Thousands at Risk of Trafficking Amid Rohingya Refugee Crisis: IOM
Cox’s Bazar – Thousands of people caught up in Bangladesh’s Rohingya refugee crisis are at risk of human trafficking, IOM, the UN Migration Agency, counter trafficking experts have warned, stressing that the scourge of exploitation can only be tackled if authorities, local and international agencies, and communities work together.
The call for a multi-actor approach to prevent more refugees and members of the host community in Cox’s Bazar, Bangladesh, from falling victim to traffickers, came after government officials, military and police representatives, and IOM trafficking experts, yesterday joined a rally and public meeting in the town to mark World Day Against Human Trafficking.
Seventy-eight victims of trafficking have been identified and supported by IOM in Cox’s Bazar in the past ten months. Due to the complex and clandestine nature of the crime, it is recognised that this figure accounts for just a fraction of the true number of men, women and children trafficked during that period.
“The horrific prospect that thousands of people affected by the Rohingya crisis will end up in the hands of traffickers is a risk that must not be underestimated,” said Manuel Marques Pereira, IOM’s Emergency Coordinator in Cox’s Bazar.
“It is encouraging that the government, military, law enforcement and other relevant agencies came together with IOM in Cox’s Bazar to mark World Day Against Human Trafficking. We need to show our commitment to working together to end this scourge. But we also need support from the global community to ensure that we have the necessary funding to help prevent people from falling victim to this terrible crime."
IOM is the lead agency coordinating the fight against human trafficking in Cox’s Bazar. It launched its programme in September 2017, just weeks after hundreds of thousands of Rohingya refugees fled across the border to escape violence in Myanmar.
The influx brought the total number of Rohingya in the area to almost one million, prompting a massive humanitarian response to meet the needs of refugees and local communities, who struggled to deal with the impact of so many desperate people arriving in an area where many already lived in poverty.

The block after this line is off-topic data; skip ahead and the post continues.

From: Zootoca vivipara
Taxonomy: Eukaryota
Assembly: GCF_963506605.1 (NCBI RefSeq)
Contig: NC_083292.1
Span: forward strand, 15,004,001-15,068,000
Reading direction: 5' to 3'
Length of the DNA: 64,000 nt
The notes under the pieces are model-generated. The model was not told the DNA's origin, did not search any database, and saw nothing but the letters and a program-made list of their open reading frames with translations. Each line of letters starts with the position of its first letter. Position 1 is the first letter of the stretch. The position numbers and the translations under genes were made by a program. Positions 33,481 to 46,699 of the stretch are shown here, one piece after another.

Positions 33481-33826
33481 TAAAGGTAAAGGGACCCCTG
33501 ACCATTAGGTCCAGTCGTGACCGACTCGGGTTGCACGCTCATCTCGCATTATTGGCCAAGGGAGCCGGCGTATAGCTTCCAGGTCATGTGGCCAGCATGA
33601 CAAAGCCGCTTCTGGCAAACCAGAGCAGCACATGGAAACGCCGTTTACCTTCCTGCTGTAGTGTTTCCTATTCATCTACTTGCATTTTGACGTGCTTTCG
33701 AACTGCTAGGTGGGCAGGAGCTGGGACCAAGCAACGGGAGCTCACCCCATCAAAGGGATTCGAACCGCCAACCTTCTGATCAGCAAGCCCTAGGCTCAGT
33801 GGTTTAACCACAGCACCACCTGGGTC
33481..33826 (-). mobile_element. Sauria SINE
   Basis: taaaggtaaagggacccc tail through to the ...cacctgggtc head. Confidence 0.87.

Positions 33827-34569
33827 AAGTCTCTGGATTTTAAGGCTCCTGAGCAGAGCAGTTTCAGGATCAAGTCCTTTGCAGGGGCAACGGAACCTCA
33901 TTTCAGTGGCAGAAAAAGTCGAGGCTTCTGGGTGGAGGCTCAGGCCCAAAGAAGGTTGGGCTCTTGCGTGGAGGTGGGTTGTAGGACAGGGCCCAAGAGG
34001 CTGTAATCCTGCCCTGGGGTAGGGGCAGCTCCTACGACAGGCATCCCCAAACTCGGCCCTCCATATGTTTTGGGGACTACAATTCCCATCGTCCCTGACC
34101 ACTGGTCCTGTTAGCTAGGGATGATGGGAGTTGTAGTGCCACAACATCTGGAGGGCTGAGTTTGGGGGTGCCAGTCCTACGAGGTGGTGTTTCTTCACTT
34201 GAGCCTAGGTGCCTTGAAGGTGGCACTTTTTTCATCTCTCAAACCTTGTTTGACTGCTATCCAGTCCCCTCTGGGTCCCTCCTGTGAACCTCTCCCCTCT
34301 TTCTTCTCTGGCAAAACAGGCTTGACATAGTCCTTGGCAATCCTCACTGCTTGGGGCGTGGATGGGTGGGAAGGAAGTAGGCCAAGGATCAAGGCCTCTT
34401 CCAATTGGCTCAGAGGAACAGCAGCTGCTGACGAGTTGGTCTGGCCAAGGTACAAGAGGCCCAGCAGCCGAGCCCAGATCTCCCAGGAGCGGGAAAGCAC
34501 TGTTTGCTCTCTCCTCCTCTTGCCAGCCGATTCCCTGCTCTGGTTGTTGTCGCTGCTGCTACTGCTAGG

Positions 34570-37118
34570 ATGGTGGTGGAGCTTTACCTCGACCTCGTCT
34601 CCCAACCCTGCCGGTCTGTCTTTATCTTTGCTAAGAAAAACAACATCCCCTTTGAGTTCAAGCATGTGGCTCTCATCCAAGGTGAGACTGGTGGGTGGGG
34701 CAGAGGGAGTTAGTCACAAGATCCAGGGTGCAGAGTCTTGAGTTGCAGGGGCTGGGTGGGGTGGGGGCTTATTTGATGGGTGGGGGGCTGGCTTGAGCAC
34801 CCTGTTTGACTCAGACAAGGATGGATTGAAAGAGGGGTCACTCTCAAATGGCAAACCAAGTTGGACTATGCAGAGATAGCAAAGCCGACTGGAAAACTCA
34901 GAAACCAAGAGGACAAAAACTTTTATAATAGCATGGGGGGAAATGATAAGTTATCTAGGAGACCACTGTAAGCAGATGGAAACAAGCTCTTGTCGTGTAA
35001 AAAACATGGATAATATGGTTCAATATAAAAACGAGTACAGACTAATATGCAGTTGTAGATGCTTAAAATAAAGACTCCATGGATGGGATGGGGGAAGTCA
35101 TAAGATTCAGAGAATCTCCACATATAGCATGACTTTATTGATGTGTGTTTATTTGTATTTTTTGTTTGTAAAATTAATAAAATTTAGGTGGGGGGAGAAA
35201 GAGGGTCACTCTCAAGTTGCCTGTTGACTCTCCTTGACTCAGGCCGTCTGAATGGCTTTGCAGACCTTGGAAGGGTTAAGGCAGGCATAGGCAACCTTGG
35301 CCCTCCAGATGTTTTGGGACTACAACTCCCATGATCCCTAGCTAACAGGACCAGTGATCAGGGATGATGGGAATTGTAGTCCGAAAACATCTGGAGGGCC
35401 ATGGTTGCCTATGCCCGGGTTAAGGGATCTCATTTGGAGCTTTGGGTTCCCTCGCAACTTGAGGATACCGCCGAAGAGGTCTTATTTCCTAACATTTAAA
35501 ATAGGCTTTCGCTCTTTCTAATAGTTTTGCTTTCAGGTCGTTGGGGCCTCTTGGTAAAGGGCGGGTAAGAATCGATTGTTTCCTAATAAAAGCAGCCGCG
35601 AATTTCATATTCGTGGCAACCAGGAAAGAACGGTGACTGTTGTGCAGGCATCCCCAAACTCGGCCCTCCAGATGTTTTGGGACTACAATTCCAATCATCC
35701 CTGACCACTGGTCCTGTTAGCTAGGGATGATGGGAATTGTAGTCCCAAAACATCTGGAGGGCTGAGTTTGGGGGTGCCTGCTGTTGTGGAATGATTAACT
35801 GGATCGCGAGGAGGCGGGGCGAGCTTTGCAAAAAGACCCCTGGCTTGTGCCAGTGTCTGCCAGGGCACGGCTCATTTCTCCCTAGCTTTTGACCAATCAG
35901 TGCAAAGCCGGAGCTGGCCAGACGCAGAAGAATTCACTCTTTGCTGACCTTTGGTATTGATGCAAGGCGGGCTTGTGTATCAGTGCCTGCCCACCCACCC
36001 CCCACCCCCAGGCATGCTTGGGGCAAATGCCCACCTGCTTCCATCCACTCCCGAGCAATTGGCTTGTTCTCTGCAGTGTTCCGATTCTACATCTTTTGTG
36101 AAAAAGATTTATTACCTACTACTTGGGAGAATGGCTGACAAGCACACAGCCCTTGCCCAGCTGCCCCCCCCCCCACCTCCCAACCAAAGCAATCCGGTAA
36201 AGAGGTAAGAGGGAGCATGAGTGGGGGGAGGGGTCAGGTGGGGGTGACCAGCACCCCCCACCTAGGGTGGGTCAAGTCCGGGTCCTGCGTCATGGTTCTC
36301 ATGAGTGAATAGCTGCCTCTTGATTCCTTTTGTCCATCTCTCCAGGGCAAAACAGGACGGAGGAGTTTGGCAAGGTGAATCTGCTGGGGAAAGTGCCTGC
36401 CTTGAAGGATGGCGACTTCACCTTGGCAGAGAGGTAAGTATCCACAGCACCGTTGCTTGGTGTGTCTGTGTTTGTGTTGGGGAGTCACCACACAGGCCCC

The arrival of so many refugees, most of whom carried little or nothing with them in their flight from Myanmar, also created a new opportunity for traffickers to exploit some of the world’s most vulnerable people.
The calls for a joint approach to ending trafficking among those affected by the Rohingya crisis came as IOM Director General William Lacy Swing described trafficking as a crime “so pervasive it can only be tackled with a global, all-hands approach.”
“A lot of abuse occurs under cover of darkness, when the presence of agencies and authorities in communities and camps is limited," said Dina Parmer, IOM's head of protection in Cox’s Bazar. "Many of the traffickers use sophisticated methods to ensnare their victims, which means communities often struggle to protect themselves.
"While it is impossible to provide exact numbers due to the secretive nature of this crime, through our work with communities and authorities, we have a lot of anecdotal evidence that thousands are at risk from all forms of trafficking,” she added.
According to Parmer, without access to proper livelihood opportunities, people frequently fall victim to exploitation while seeking labour for survival. Women and girls are at particular risk of trafficking into the sex trade and associated gender-based violence (GBV).
“Tackling this relies of a three-pronged approach of protection, prevention and prosecution. IOM is already working on all three areas in Cox’s Bazar and we will be working closely with the authorities to significantly increase activities over the coming months and in the longer term,” she said.
Among the key counter trafficking activities currently being conducted or upscaled by IOM’s counter trafficking team in Cox’s Bazar are:
Identification and safe referral of victims through a conjoined GBV and counter trafficking programme that works to provide a direct package of assistance to survivors, while working closely with communities and relevant organisations.
Over 500 awareness sessions and campaigns are being carried out in communities with more to follow. In recognition of the fact most Rohingya do not read or write, three cartoon stories about trafficking based on real-life cases from Cox’s Bazar have been produced to illustrate the dangers and some of the different methods used by traffickers.
Legal assistance to victims.
Capacity building on trafficking for over 250 people in the humanitarian community.
Working with law enforcement officers to help them to safely identify and refer victims.
“Human trafficking is an intolerable form of abuse that the whole of society must work to end. IOM here in Cox’s Bazar is determined to do everything in our power to protect people from traffickers,” said Parmer.